Then I also mentioned timers. I'm a big fan of the Pomodoro method. I'm sure I've mentioned it countless times already, but I'm a fan of timing yourself for 25 minutes. In fact, I ordered myself a $5 timer, that literally, I turned it on and I set it. I write- you can probably hear that. I put 25 minutes, and then I set it to start. Then at the 25 minute mark, it'll ring and I give myself a five minute break after that. In the five minutes, I can do whatever I want. I can go on social media. I can check my email. I can go take a quick walk, or do whatever I want to do. But I get my break. It helps to have a timer, because when you're overwhelmed, it doesn't have to be 25 minutes. It can literally just be I'm going to get started. Because I'm so overwhelmed, I'm going to set the timer to five minutes and see if I can withstand writing, opening up this Word document and writing for five minutes straight. If you can get yourself to write for five minutes straight, there's a good chance you're gonna be able to write a little longer than that. So timers are great, because they help to keep you motivated, because then when you start to lose steam, you can see how much time you have left. And try to push through for the remaining period of time. Then take your break.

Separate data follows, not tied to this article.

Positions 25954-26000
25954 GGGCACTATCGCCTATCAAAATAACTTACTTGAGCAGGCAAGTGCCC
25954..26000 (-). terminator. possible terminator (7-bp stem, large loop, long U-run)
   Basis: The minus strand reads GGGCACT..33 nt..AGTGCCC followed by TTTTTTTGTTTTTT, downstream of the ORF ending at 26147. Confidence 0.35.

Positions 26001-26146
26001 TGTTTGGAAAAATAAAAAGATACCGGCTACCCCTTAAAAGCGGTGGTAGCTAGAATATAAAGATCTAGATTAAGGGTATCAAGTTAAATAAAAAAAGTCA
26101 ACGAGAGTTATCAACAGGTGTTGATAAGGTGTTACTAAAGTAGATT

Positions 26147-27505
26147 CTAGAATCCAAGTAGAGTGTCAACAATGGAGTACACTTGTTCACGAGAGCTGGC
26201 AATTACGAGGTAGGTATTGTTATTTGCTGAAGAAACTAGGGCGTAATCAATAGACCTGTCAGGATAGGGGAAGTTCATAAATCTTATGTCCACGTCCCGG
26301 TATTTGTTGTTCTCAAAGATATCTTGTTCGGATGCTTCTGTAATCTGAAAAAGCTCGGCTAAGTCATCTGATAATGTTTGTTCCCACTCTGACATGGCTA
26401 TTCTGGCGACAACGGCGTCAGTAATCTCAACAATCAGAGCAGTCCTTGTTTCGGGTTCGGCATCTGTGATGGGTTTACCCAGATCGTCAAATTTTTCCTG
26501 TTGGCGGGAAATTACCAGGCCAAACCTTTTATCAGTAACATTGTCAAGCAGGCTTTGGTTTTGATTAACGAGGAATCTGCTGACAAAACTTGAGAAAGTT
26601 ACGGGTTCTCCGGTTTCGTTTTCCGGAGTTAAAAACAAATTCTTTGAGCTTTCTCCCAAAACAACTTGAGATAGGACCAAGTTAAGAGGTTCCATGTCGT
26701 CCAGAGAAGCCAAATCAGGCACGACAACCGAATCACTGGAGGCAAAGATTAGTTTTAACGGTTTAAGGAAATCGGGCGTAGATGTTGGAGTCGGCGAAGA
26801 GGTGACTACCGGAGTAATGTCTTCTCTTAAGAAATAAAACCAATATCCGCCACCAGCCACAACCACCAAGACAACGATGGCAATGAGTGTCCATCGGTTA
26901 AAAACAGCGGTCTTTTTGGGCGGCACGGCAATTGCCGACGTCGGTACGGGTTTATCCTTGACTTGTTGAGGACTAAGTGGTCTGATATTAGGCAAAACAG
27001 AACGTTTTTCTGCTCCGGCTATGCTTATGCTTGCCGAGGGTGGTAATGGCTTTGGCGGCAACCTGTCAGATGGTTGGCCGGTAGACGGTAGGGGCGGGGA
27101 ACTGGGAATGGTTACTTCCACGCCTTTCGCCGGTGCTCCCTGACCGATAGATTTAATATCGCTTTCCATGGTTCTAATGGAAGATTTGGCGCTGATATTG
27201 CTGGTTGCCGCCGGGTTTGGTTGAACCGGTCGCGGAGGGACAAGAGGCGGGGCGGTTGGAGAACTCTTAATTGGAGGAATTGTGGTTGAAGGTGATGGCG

Dra. Yvette Martinez-Vu

Alright. Another thing, I think it depends on your writing style. Some people like to just generate ideas. Some people don't like to get started unless they have a better sense of what they're going to work on. I was always like that. I always like to have an idea what I was going to write about before writing it, so outlining has been really good for me. That's something you can do as well. If you have an idea of which document you're drafting, and you have some ideas for what you're going to write about in each paragraph, then go ahead and create an outline. Then flesh out your outline - have sub questions within each paragraph to answer. Then once you answer those questions, start to put the ideas together into paragraphs. Once you have the ideas together into paragraphs, start to figure out how these ideas intersect or interconnect so that you can move around the paragraphs to see where it flows better. Then before you know it, you'll have a draft. So outlining can help.